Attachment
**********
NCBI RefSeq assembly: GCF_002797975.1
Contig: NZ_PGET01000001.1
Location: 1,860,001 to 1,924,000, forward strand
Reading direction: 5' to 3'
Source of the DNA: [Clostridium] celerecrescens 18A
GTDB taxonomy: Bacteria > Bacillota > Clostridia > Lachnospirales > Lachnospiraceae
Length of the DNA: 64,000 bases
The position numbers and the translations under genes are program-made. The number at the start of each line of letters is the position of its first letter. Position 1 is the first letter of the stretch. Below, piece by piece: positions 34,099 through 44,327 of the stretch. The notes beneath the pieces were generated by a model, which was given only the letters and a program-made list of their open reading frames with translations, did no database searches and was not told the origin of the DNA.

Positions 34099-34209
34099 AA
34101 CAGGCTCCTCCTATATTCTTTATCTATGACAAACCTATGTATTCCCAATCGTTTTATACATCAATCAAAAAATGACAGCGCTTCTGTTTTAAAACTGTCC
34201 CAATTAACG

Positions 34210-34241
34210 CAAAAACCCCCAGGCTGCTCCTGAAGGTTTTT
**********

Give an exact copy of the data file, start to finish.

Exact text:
NCBI RefSeq assembly: GCF_002797975.1
Contig: NZ_PGET01000001.1
Location: 1,860,001 to 1,924,000, forward strand
Reading direction: 5' to 3'
Source of the DNA: [Clostridium] celerecrescens 18A
GTDB taxonomy: Bacteria > Bacillota > Clostridia > Lachnospirales > Lachnospiraceae
Length of the DNA: 64,000 bases
The position numbers and the translations under genes are program-made. The number at the start of each line of letters is the position of its first letter. Position 1 is the first letter of the stretch. Below, piece by piece: positions 34,099 through 44,327 of the stretch. The notes beneath the pieces were generated by a model, which was given only the letters and a program-made list of their open reading frames with translations, did no database searches and was not told the origin of the DNA.

Positions 34099-34209
34099 AA
34101 CAGGCTCCTCCTATATTCTTTATCTATGACAAACCTATGTATTCCCAATCGTTTTATACATCAATCAAAAAATGACAGCGCTTCTGTTTTAAAACTGTCC
34201 CAATTAACG

Positions 34210-34241
34210 CAAAAACCCCCAGGCTGCTCCTGAAGGTTTTT